Monday, June 2, 2014
A Barnyard of Entrepreneurs 4: The Chief Evangelist
"I'm an evangelist," he heard Rat saying. As Rooster drew closer, he could see that Rat had a strange plastic cone over his nose held in place by an elastic band stretched behind his ears. He looked a little bit like a clown, but the disquieting kind that make balloon animals at children's birthday parties.
"What's that?" asked Brown Hen. "What's an evangelist?"
Rat smiled. "That's someone with passion." Then he pointed to the strange cone on his nose. "And I'm passionate about this!"
The hens fluttered. Brown Hen was unmoved. She scratched the dirt. "Are you marketing something?" Rooster drew in closer. He wasn't sure he liked where this was going.
Rat was appalled. "Marketing is so 20th century," he exclaimed. "Old rats did marketing. Dead rats did marketing. I am a Chief Evangelist!"
Rooster chuckled. A few months ago Rat had been a Serial Entrepreneur. It was hard sometimes to keep up with titles. He stuck his head up. "What are you evangelizing, Rat?"
Rat smiled. Finally someone who got it. "Glad you asked!" He beamed. "It's an olfactory head-mounted sensor for ubiquitous smelling. A Nosehole. It's going to totally disrupt the old, tired olfactory space."
A few of the hens took a step back. Brown Hen held her ground. "What's it do?" she asked skeptically.
Rat smiled again. "You won't believe it," he said. "It does olfactory recognition, smell manipulation, odor translation--and," he laughed, "shares it all to social networks!"
"Oh," replied Hen, clearly concerned. She had a secret stash of fermented corn feed crumble hidden not far away. It suddenly seemed at risk. "Is it on?"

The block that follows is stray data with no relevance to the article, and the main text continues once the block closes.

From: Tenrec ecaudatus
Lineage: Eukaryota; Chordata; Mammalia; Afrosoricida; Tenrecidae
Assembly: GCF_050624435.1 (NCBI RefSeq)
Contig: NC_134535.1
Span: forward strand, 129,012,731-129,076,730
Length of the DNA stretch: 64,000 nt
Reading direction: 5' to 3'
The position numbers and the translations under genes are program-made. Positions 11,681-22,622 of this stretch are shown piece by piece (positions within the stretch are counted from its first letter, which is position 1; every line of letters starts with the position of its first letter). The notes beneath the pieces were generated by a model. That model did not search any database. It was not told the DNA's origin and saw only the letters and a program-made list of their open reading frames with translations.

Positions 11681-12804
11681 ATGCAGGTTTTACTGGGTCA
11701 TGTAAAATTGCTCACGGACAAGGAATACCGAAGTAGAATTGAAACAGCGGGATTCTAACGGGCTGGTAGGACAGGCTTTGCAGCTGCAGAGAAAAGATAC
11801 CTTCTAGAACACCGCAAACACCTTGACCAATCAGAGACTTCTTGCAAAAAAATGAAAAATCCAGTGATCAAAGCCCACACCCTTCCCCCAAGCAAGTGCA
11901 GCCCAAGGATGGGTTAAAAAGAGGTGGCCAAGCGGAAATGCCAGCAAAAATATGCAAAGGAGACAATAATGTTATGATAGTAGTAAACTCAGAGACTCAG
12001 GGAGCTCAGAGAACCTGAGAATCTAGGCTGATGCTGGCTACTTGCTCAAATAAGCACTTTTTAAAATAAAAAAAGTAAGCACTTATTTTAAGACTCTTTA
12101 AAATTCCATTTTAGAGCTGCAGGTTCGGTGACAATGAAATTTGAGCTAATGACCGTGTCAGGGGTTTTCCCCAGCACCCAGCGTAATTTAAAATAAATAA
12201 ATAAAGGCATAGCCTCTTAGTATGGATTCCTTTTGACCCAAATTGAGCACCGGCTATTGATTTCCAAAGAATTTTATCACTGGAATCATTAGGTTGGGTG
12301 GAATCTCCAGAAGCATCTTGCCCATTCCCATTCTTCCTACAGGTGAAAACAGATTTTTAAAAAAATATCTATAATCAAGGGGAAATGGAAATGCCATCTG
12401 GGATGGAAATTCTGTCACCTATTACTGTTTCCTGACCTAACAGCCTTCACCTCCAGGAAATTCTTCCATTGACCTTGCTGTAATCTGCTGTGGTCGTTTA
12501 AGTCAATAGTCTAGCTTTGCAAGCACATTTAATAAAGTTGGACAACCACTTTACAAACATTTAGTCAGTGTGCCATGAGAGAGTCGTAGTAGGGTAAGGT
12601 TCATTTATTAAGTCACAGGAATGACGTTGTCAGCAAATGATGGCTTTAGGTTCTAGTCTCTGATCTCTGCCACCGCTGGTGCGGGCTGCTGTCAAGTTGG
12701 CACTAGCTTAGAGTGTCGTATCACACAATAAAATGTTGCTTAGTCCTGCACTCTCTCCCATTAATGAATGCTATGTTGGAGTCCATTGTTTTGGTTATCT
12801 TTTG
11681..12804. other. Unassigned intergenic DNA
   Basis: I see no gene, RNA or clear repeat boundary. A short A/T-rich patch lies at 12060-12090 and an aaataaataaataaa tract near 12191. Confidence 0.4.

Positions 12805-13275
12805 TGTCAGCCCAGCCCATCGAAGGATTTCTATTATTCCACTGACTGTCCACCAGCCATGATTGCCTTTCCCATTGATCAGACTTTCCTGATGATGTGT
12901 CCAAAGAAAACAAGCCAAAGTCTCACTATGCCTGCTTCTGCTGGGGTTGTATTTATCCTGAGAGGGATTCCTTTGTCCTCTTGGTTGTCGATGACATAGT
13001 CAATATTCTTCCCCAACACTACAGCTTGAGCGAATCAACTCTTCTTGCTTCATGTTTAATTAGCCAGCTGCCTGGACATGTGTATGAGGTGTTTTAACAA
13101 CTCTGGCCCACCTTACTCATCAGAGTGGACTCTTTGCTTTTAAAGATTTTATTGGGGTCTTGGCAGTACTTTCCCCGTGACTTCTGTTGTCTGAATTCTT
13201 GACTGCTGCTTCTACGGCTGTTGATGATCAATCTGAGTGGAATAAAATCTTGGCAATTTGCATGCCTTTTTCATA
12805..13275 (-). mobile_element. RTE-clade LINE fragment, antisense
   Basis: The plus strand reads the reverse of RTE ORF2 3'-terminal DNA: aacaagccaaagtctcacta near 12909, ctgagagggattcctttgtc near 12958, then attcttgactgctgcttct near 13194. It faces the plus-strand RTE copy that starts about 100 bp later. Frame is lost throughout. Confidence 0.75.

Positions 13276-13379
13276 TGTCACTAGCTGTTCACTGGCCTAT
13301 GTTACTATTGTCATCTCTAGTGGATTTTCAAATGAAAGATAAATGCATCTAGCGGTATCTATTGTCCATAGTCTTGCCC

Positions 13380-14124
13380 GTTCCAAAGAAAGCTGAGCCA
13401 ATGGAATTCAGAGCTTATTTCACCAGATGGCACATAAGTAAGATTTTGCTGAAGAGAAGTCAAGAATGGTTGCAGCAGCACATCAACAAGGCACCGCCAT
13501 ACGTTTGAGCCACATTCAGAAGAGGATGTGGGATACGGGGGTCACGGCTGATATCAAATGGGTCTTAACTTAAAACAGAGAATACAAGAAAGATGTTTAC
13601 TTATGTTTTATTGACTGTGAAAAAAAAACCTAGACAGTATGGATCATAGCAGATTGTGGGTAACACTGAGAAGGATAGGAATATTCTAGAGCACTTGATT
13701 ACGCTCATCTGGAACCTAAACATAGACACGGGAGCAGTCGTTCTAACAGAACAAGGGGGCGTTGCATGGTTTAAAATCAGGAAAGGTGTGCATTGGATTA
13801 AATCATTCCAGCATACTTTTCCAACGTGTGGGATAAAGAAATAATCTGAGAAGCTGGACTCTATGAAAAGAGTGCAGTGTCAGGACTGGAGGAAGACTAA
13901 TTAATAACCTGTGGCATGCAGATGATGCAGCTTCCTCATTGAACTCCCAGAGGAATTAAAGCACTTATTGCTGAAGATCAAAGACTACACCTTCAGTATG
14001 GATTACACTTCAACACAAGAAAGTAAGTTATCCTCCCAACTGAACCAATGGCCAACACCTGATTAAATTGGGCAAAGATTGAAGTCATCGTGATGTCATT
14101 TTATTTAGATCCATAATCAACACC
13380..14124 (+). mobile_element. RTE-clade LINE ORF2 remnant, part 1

Rat laughed. "Yes, and you can tell by the big green light!" Hen leaned in. "We really respect your right to olfactory privacy!" Rat added. Hen leaned in further. "I don't see the light." Rat crossed his eyes, trying to see the end of the cone. Then he slapped the cone with his paw. The green light popped on.
"Just a prototype," Rat explained. "But Version 1 is guaranteed to protect your olfactory privacy!" The green light blinked once, and again, and then went out. The hens fluttered. Some took another step back. This wasn't going well.
"Have you marketed, ah, evangelized it with anyone else?" Rooster asked Rat, trying to be helpful. He liked Rat even if he rarely understood him. Rat winced. "Well," he said, "I demonstrated it to Hound." Rooster waited. "He just accused me of trying to get a better smell of his butt." Rooster smiled. What was it about dogs and butts, anyway? "Probably not your best market." Rooster wanted to be encouraging.
I'll rip it off your face and shove it up your. . ." Rooster put his wing on her shoulder. "Rat," he said, "perhaps this isn't your best market, either."
Black Rat was unhappy. This wasn't supposed to happen to a Chief Evangelist bringing the Good News of Technological Disruption to the Great Unwashed. He looked at Rooster, though, and decided his best course was retreat. "You'll never be part of my Nosehole Explorer Community," he mumbled. "And when the Singularity comes," he shot a look at Brown Hen as he slunk away, "you're going to be one very sorry fowl."
The next day, purely by coincidence, the Hen's Coop received 13 one-star reviews on Google profiles. That happened to be--also purely by coincidence--the very moment that Brown Hen finally understood the difference between the new discipline of passionate evangelizing and the old one of dead marketing.
January 2015 update: On January 19 sales of Google Glass were discontinued. Not, of course, that that has anything to do with what's going on in the story above.)
Posted by Eric B. Schultz